Aside from the Pirelli rims, a number of modifications differentiate the GTI Pirelli visually from the standard GTI, the Edition 30 and the R32. Inside, the driver and front passenger seats have been given the Pirelli treatment, with the P Zero tread pattern embossed on the seat backs and the Pirelli logo embossed on the leather head restraints. The seats, handbrake, gearshift and steering wheel are accented with yellow stitching, and the steering wheel contains a further reminder of the Golf’s pedigree in the form of GTI lettering on an aluminium inlay.
While statistics and details of unique features may make impressive reading, no list of specifications can ever hope to do the driving qualities of the P Zero and the Golf GTI Pirelli as much justice as even an hour behind the wheel on a mountain road. The combination of tyre and car permitted the tight corners of La Borromea to be taken with a level of enthusiasm not seen in everyday driving conditions. This takes a few minutes to get used to, especially for passengers who may be tempted to dig their fingernails deep into the door armrest as the bend in the road and a forest of sturdy trees looms ever closer. But the GTI Pirelli and its P Zero tyres negotiate even the most unforgiving of corners without a molecule of protest – no boy-racer squealing of tyres, no sense that the car is bordering on losing traction, nothing. The moment one comes to terms with what the GTI Pirelli is capable of, the possibilities for driving pleasure become immediately apparent. The new Golf GTI Pirelli may not as yet cemented its place in history as a motoring classic, but it is incredibly rewarding to drive.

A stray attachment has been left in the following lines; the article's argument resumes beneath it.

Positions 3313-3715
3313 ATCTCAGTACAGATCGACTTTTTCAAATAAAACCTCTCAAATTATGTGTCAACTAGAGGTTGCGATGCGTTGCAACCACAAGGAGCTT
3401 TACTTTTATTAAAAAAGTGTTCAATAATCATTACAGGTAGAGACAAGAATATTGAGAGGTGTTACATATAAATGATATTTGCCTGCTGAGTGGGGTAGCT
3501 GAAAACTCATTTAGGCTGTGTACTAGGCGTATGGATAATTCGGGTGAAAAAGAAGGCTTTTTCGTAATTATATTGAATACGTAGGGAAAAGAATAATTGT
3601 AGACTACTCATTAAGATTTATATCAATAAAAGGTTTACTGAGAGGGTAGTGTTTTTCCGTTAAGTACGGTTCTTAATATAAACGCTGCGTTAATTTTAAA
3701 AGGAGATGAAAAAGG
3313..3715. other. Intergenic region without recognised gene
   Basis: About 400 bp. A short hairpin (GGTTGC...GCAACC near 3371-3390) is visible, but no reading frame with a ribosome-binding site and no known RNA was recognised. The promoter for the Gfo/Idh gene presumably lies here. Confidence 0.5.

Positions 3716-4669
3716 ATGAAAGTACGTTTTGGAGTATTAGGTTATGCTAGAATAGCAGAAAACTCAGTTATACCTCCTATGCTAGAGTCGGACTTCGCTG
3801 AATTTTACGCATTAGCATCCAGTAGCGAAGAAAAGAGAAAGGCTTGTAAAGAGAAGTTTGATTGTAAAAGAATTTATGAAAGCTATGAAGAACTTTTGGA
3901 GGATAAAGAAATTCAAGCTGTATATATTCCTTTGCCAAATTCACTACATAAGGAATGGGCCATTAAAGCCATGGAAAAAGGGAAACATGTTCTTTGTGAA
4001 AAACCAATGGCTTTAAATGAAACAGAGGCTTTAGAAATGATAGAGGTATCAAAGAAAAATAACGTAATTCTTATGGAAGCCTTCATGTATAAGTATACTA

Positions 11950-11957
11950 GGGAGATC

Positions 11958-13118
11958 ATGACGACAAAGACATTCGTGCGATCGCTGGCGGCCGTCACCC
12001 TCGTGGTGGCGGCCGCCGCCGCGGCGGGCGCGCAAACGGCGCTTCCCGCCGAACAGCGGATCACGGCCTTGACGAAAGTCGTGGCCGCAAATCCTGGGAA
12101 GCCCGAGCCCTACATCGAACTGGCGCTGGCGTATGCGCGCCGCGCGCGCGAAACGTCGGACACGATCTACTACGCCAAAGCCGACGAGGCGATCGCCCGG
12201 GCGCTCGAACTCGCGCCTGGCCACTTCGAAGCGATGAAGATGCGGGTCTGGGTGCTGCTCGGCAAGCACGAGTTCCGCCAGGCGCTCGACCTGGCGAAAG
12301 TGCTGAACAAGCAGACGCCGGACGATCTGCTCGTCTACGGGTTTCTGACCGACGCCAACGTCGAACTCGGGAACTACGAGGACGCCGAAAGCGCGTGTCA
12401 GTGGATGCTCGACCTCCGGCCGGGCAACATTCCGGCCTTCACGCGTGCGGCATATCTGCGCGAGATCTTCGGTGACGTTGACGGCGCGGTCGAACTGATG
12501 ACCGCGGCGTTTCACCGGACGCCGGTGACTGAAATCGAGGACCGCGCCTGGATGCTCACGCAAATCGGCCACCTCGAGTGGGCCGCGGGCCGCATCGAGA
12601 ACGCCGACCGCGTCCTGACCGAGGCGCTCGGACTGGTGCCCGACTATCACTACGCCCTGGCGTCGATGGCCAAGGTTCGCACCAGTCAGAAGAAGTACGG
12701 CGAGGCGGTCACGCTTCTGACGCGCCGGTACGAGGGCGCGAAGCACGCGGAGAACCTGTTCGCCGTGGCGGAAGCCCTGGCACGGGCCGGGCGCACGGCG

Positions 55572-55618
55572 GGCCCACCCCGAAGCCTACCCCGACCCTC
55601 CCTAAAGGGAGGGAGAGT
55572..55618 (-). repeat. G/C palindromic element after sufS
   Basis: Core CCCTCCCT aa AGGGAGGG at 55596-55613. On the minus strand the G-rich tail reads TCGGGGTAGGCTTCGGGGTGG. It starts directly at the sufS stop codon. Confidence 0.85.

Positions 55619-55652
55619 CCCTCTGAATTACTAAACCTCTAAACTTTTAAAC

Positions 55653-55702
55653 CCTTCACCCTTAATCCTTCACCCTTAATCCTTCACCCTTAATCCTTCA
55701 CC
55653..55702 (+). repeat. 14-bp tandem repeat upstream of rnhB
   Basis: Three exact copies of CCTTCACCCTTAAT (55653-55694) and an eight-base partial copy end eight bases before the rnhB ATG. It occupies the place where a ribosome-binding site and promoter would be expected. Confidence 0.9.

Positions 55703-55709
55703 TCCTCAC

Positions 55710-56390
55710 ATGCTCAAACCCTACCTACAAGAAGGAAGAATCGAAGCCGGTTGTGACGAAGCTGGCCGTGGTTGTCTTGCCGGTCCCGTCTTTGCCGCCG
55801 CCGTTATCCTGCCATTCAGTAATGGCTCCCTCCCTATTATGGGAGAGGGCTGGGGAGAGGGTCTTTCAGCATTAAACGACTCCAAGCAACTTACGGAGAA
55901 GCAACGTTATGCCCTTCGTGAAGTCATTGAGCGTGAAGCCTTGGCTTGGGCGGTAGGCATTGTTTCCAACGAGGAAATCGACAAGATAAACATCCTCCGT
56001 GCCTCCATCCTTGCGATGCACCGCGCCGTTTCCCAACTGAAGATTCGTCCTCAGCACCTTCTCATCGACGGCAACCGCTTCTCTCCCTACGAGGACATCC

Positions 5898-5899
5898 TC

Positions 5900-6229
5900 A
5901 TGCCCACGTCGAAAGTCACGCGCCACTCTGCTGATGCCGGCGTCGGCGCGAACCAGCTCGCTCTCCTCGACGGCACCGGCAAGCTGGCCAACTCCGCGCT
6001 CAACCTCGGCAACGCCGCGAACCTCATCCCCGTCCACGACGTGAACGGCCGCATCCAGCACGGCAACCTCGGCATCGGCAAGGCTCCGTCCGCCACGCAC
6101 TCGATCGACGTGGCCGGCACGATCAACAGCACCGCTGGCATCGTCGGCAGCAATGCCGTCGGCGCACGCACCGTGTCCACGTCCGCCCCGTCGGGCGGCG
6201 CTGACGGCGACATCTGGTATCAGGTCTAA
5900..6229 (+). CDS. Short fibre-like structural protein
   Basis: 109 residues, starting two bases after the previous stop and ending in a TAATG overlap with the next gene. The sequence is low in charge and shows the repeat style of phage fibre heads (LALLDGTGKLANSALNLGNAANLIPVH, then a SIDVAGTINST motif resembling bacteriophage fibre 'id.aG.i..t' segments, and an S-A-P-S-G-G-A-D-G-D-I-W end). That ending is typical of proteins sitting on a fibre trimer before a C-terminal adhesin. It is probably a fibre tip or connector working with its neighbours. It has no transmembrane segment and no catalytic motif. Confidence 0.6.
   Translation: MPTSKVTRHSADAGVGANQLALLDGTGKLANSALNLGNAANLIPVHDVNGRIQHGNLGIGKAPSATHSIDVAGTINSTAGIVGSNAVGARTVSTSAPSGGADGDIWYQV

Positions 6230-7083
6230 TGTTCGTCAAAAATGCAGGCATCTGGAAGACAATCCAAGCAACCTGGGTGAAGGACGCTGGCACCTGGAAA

Along with more than half a dozen brand new specimens, Volkswagen brought an original GTI Pirelli from 1983 along to Italy. This particular car, with less than a thousand kilometres on the clock, normally leads a quiet life at the Volkswagen museum in Wolfsburg, Germany and is one of only a few completely original examples still in existence. Therefore it was a rare treat to see both old and new in factory specification standing side by side. Despite the obvious differences resulting from four generations of vehicle development – in 1983, as Dr. Rosen points out, a leather steering wheel and rev counter was considered sufficient to make sports car – there was no mistaking that the two vehicles were created out the same passion to build a car that can be used in everyday life but is still a lot of fun to drive. This emphasis upon driving enjoyment can be summed up by the decision to include the Pirelli logo on the new model’s exterior – there was nothing on the outside of the 1983 GTI Pirelli that betrayed its true identity – but only on the rear of the car. When asked why the front was not similarly adorned, Christian Rosen is quick to reply: “In this car you only want to be seen from the back, as you accelerate away. So we only put it on the back.”